Armored Combat is a competitive international sport that features steel medieval weaponry and armor. The Wardens, Colorado’s Medieval Armored Combat team, have made themselves known this year by qualifying to compete internationally. In April dozens of countries will represent at the Buhurt League World Cup in Prague, what’s been called the Battle of the Nations. (Video by Skyler Ballard/ The Gazette)

To find yourself in the helmet and armor of a true medieval knight for close-to-true, steel-on-steel combat is an unmatched sensation, say some of Colorado’s bravest and mightiest heroes.

You might get smashed in the head and smell sparks. You might also smell rust, the stench of sweat and iron. At first, you will struggle to see through the helmet, and so the charge of an adversary will be understandably terrifying.

You will feel heavy, the weight of 50-plus pounds strapped to you tight; hopefully you can breathe while defending yourself. Your sword or ax or weapon of choice will also feel heavy, and so you might struggle to block the blows of your opponent and strike back.

“It’s very hard to describe,” says Ian Webb, whose Colorado company has christened him the Mountain for his 6-foot-7 frame, fearsome on the occasion of group melees. (Picture “Braveheart,” those mass collisions on the field, and you’ve got the idea.)

“Like, you’re uncomfortable, but you’re comfy,” Webb goes on about the experience. “When I put the helmet on, I used to feel like I was in a coffin. Now it just feels comfy.”

Now, after five years of armored dueling, Shoshana Shellans feels the opposite of nervous. Now, she says, the attire feels like a safe “bubble,” like an “interesting kind of peace and meditation,” she says. “I’ve put it on enough now to where it just represents my time to shine and compete and do well.”

So Shellans will attempt to do next month, when this national champion with sword and shield joins the first-year Colorado Wardens for battle on the world stage.

The Wardens made themselves known at February’s Carolina Carnage, which brought together teams and individual fighters for tests of strength in the tradition of Buhurt (an Old French word for béhourd, meaning “wallop”). Now Shellans, Webb and a few other Wardens will take their flag — the Colorado state flag with a more stylized sun in the center — to the Buhurt League World Cup in Prague. Dozens of countries will represent at what has also been called the Battle of the Nations, slated for the weekend of April 27.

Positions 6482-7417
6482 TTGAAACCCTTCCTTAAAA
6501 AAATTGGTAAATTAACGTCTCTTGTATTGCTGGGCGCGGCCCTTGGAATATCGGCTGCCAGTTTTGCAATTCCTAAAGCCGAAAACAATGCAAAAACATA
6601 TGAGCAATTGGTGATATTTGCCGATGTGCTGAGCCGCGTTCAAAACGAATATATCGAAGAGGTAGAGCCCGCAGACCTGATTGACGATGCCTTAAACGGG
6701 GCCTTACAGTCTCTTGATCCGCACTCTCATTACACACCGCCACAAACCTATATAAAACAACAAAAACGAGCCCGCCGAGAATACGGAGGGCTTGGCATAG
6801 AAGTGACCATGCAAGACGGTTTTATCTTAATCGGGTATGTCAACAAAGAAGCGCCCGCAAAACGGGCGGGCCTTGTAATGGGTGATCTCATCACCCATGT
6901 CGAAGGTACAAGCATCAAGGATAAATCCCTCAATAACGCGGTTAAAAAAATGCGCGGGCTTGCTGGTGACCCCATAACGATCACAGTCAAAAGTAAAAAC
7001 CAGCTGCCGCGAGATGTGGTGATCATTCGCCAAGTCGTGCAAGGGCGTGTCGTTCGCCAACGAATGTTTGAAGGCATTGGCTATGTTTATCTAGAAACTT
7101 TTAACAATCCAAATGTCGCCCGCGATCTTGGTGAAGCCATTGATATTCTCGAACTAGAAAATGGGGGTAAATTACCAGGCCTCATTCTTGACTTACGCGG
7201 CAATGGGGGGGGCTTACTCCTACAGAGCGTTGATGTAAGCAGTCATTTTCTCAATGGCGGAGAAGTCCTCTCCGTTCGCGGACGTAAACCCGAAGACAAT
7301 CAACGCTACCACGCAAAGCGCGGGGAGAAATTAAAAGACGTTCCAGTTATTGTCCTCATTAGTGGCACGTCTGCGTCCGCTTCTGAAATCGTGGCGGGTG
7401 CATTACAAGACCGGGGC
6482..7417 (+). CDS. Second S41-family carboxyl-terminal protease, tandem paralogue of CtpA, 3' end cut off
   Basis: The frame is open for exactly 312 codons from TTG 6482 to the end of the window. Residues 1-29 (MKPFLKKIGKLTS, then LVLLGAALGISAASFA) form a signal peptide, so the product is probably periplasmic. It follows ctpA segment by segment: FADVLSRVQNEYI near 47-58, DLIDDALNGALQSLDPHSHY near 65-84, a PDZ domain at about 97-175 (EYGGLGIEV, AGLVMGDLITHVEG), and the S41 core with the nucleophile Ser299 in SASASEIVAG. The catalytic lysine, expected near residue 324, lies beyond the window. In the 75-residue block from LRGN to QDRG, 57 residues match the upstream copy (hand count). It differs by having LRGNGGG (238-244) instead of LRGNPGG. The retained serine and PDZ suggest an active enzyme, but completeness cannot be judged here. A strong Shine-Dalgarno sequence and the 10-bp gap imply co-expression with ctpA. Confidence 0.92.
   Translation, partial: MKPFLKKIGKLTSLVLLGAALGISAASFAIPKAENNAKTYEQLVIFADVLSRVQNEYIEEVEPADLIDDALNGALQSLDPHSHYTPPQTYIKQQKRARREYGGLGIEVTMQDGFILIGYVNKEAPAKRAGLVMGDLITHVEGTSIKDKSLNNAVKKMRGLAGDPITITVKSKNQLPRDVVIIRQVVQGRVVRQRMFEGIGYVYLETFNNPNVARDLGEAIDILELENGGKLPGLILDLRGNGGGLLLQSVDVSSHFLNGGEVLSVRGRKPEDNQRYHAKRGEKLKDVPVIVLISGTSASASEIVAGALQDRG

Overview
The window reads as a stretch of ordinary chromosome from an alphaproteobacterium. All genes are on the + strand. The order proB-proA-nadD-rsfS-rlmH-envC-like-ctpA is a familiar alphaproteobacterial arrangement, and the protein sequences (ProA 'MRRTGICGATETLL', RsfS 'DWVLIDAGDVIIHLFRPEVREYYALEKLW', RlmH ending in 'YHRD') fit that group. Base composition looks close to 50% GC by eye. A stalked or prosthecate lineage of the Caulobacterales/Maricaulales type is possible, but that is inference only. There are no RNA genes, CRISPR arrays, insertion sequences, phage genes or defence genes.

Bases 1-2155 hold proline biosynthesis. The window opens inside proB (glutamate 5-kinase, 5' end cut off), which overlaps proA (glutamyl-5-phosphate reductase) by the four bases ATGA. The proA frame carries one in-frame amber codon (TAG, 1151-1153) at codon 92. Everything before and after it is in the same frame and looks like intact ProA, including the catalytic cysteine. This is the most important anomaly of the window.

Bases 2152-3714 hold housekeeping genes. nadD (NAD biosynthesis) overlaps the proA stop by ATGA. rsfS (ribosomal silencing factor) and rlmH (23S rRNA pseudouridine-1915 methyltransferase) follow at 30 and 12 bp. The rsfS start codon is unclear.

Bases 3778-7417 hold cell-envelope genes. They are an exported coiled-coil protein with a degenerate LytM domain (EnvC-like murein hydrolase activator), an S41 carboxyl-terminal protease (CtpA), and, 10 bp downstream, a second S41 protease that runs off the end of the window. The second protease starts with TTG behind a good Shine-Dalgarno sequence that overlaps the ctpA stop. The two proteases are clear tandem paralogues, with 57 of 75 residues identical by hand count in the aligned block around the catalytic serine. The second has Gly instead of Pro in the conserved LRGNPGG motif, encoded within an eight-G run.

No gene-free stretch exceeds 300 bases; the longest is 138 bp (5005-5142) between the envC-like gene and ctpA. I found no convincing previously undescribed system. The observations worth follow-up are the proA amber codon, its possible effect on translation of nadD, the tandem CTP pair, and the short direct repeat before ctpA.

“It’s really exciting to be going overseas with people you’ve been sweating with and bleeding with for a while,” says the Wardens’ valiant captain, Greg Fisher.

The part about bleeding is not an exaggeration.

If you’re familiar with live action role-playing, better known as LARP, this is not that. “This is not play acting,” says Franklin Brodsky, another member of the Wardens.

As the History Channel billed “Knight Fight,” the show from 2019: “Welcome to the toughest, most violent armored combat competition in the world today.”

Rallying the team

Rest assured: No one will be getting killed in Prague. At least, Buhurt’s rules and regulations are aimed at preventing that.

The edges and points of blades are very specifically dulled and must be historically accurate, along with the armor over the body pads, in an attempt to create a safer, even playing field. Blows to the neck, groin and feet are prohibited. And a flag-wielding marshal could call a fight if a punch, kick or grapple appear aimed at breaking bones. Knights prevail by points earned in a certain time, or by being the last to stand in group clashes numbering up to 30 on 30.

Ideally no one gets killed in Prague. But undoubtedly competitors will get hurt in the ring, like they do in UFC cages. Buhurt might be the nerdier, fringe, iron-clad version of that mainstream martial art.